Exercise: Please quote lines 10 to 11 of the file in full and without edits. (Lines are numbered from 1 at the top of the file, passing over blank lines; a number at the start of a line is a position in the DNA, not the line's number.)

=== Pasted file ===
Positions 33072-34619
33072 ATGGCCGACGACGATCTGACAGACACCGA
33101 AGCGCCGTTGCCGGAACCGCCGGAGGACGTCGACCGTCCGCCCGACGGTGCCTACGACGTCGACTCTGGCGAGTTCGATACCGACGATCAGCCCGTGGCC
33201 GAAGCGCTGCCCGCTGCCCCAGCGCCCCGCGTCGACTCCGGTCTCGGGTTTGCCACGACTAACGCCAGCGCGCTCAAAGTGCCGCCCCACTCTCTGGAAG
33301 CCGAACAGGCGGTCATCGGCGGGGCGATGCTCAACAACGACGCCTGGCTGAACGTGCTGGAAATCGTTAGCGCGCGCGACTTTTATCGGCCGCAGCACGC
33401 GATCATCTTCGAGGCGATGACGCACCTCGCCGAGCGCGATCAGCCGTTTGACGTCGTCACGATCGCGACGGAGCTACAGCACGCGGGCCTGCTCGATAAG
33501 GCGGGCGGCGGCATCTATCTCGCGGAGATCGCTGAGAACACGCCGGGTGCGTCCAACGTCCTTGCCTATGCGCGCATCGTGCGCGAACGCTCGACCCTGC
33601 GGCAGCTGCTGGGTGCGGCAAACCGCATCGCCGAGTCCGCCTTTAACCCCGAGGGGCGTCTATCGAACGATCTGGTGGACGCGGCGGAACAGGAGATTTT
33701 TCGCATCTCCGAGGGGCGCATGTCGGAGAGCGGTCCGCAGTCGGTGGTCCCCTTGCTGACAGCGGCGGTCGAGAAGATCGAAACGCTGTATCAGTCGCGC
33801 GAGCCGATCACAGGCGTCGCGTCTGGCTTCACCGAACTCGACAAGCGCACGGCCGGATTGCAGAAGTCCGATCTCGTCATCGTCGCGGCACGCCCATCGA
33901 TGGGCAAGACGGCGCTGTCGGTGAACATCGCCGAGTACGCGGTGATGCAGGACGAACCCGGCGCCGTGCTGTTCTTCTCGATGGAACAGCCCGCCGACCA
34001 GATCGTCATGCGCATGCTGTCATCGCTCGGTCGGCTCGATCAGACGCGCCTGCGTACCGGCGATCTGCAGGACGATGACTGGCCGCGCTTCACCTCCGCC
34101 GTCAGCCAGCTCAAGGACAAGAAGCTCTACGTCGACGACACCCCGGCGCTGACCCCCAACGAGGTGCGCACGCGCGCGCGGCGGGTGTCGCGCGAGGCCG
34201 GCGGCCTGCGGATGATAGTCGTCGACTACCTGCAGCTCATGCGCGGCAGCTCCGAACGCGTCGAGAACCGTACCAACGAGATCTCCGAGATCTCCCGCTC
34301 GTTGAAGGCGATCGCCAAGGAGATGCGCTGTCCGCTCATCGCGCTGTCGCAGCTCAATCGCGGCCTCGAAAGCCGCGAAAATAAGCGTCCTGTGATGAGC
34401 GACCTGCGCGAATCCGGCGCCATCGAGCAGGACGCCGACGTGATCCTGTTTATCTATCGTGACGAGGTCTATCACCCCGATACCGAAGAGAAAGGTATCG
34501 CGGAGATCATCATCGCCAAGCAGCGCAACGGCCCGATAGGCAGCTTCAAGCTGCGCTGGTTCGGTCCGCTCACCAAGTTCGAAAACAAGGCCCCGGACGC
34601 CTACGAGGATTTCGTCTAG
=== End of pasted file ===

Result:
33801 GAGCCGATCACAGGCGTCGCGTCTGGCTTCACCGAACTCGACAAGCGCACGGCCGGATTGCAGAAGTCCGATCTCGTCATCGTCGCGGCACGCCCATCGA
33901 TGGGCAAGACGGCGCTGTCGGTGAACATCGCCGAGTACGCGGTGATGCAGGACGAACCCGGCGCCGTGCTGTTCTTCTCGATGGAACAGCCCGCCGACCA